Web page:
# Why in the proof of $A\cdot Adj(A)=Det(A)\cdot I_n$ entires not on the diagonal are zero?

I have read the proof. I do not get why the entires that are not on the diagonal are equal to zero, or why the following part of the proof is true:

If $k\neq \ell$

$$(A\cdot\hat A)_{k\ell}=\sum_{i=1}^n (-1)^{i+\ell}a_{ki} \det A(\ell\mid i)=0$$

• It's the determinant of the matrix you get when in $A$ you replace the $\ell$-th row with the $k$-th. The resulting matrix has two identical rows, hence the determinant is $0$. – Daniel Fischer Aug 20 '15 at 18:43
• @DanielFischer so there is an action of replacing a row? It do not derive from the formula? – gbox Aug 20 '15 at 18:45
• I'm not sure what the question is. Interpret the formula bearing Laplace expansion in mind. – Daniel Fischer Aug 20 '15 at 18:53
• Laplace expansion by the $\ell$-th row gives you $$\det B = \sum_{i = 1}^n (-1)^{\ell + i} b_{\ell i}\det B(\ell \mid i).$$ Now, if $B$ is the matrix you obtain from $A$ by replacing the $\ell$-th row with the $k$-th, then $B(\ell \mid i) = A(\ell \mid i)$, and also $b_{\ell i} = a_{k i}$. – Daniel Fischer Aug 20 '15 at 19:23
• Hypothetically. As a Gedankenexperiment. We don't actually do that. But that way we see that, and why, we have $A\cdot \operatorname{Adj} A = (\det A)\cdot I$. – Daniel Fischer Aug 20 '15 at 19:32

Consider the $3\times 3$ case $$\underbrace{\left[\matrix{\color{red}{a_{11}} & \color{red}{a_{12}} & \color{red}{a_{13}}\\ \color{blue}{a_{21}} & \color{blue}{a_{22}} & \color{blue}{a_{23}}\\ a_{31} & a_{32} & a_{33}}\right]}_{A}\cdot \underbrace{\left[\matrix{A_{11} & A_{21} & A_{31}\\ A_{12} & A_{22} & A_{32}\\ A_{13} & A_{23} & A_{33}}\right]}_{\text{adj}(A)}.$$ If you multiply the first row with the first column you get exactly the determinant expansion along the first row $$\color{red}{a_{11}}A_{11}+\color{red}{a_{12}}A_{12}+\color{red}{a_{13}}A_{13}=\left|\matrix{\color{red}{a_{11}} & \color{red}{a_{12}} & \color{red}{a_{13}}\\ a_{21} & a_{22} & a_{23}\\ a_{31} & a_{32} & a_{33}}\right|=\det(A).$$ Now if you multiply the second row with the first column you get $$\color{blue}{a_{21}}A_{11}+\color{blue}{a_{22}}A_{12}+\color{blue}{a_{23}}A_{13}$$ which in the same way can be interpreted as the determinant expansion along the first row, but for what matrix? Well, the cofactors are built of the elements of the second and third rows of $A$, so those rows remain unchanged, and the first row must be made of the blue elements, since it is them who replace the red elements in the formula above, hence $$\color{blue}{a_{21}}A_{11}+\color{blue}{a_{22}}A_{12}+\color{blue}{a_{23}}A_{13}= \left|\matrix{\color{blue}{a_{21}} & \color{blue}{a_{22}} & \color{blue}{a_{23}}\\ a_{21} & a_{22} & a_{23}\\ a_{31} & a_{32} & a_{33}}\right|.$$ But this matrix has first two rows being equal, which means that the determinant is zero.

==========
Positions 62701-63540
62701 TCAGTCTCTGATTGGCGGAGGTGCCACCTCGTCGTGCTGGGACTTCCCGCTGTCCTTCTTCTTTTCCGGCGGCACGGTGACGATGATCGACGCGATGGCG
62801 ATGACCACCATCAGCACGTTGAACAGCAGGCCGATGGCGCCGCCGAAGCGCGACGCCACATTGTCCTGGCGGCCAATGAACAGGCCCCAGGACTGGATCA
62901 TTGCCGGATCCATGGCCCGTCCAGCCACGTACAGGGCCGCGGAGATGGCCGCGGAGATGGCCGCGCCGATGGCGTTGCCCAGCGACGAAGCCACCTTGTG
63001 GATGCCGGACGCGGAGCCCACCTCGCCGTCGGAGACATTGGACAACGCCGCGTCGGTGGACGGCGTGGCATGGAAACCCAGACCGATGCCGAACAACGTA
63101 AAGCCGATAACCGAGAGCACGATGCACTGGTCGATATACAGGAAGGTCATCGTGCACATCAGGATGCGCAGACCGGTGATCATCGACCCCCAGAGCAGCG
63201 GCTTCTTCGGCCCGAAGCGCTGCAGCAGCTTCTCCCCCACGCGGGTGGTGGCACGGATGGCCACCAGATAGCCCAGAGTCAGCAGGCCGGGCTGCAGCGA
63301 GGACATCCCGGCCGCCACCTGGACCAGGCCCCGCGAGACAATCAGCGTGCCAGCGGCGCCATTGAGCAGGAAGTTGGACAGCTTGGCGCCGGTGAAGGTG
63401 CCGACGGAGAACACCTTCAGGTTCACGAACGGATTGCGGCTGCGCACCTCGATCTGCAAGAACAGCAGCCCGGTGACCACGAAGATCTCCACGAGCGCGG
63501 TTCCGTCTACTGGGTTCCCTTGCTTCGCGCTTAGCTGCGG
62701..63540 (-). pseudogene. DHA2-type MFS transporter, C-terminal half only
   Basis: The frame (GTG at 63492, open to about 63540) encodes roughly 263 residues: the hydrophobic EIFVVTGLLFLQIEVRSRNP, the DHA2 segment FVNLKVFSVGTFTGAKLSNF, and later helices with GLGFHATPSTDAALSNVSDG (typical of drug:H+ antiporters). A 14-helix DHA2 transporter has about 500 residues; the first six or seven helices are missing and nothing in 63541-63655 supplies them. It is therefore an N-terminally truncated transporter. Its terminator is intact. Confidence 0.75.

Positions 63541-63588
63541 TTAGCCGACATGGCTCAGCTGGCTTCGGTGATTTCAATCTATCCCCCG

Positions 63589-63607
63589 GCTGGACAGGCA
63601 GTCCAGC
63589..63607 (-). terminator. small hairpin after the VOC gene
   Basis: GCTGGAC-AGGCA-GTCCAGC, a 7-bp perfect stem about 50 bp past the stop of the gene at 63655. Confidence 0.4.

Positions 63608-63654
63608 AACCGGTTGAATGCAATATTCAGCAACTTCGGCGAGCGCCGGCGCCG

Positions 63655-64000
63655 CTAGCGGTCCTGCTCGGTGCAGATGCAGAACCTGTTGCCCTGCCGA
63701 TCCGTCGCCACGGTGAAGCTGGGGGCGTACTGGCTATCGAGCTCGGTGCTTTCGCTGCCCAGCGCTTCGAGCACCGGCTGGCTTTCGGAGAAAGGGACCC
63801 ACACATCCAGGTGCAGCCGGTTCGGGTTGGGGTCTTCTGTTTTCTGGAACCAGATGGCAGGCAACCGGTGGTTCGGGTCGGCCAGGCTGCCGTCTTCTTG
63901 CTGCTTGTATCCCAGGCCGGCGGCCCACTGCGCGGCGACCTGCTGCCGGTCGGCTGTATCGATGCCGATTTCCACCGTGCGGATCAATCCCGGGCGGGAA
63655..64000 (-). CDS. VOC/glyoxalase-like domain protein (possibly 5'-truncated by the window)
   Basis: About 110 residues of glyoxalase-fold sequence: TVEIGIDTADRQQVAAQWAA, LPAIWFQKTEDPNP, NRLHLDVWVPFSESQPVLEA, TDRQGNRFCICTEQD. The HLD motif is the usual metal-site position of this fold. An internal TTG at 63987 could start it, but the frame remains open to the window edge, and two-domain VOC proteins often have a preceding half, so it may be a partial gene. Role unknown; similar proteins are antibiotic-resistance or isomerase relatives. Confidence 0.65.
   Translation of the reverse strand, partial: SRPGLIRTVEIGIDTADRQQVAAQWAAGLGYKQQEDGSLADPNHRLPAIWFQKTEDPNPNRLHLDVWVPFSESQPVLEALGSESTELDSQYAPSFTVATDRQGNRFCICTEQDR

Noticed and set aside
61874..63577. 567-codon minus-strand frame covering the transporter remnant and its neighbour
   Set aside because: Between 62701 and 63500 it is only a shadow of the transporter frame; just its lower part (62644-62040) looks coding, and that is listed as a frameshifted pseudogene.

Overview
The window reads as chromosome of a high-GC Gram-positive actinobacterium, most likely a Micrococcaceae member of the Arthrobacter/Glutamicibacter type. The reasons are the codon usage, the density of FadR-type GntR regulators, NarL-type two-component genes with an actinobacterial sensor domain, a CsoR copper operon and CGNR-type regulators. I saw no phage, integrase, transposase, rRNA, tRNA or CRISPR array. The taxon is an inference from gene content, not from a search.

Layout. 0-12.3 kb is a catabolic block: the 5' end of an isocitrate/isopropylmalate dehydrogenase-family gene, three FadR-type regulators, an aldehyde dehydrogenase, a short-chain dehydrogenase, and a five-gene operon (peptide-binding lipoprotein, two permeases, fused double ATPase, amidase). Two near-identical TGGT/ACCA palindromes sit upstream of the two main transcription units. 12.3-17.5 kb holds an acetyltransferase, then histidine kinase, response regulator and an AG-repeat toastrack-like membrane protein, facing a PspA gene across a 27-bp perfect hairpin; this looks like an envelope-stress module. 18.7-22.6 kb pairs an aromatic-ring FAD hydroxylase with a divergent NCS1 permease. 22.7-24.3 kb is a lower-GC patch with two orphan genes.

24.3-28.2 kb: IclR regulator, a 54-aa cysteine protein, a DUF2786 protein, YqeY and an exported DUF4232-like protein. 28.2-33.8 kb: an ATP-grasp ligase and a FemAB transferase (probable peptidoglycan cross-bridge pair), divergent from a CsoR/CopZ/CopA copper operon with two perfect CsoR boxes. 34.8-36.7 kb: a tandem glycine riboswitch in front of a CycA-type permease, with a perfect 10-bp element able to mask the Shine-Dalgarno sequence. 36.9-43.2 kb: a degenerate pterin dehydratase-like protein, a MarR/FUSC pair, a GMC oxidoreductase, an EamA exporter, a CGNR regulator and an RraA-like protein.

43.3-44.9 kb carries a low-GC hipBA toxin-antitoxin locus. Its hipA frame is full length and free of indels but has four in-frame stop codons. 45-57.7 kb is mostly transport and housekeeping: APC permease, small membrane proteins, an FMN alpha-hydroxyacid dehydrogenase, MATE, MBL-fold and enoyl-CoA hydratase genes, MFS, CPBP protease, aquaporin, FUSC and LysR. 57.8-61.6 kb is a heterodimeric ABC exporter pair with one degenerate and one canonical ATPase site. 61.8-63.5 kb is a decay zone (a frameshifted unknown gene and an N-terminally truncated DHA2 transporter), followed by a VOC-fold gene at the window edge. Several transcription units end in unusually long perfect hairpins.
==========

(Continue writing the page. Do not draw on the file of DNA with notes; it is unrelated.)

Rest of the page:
P.S. For other rows and columns the idea is exactly the same. The second row times the second column and the third row times the third column will be the determinant expansion along the second and the third rows, respectively, and give $\det(A)$. All other combinations give zero since there are two equal rows in the corresponding determinant.
• this is what we get: $$\color{blue}{a_{21}} \left|\matrix\\ a_{22} & a_{23}\\ a_{32} & a_{33}}\right|+\color{blue}{a_{22}}\left|\matrix{\color{blue}\\ a_{21} & & a_{23}\\ a_{31} & & a_{33}}\right|+\color{blue}{a_{23}}\left|\matrix{\color{blue}\\ a_{21} & & a_{22}\\ a_{31} & & a_{32}}\right|$$ – gbox Aug 20 '15 at 19:58
• Right. Now the last step is to see the same principle for the $n\times n$ case. (This is what @DanielFischer was saying in the comments). – A.Γ. Aug 20 '15 at 20:17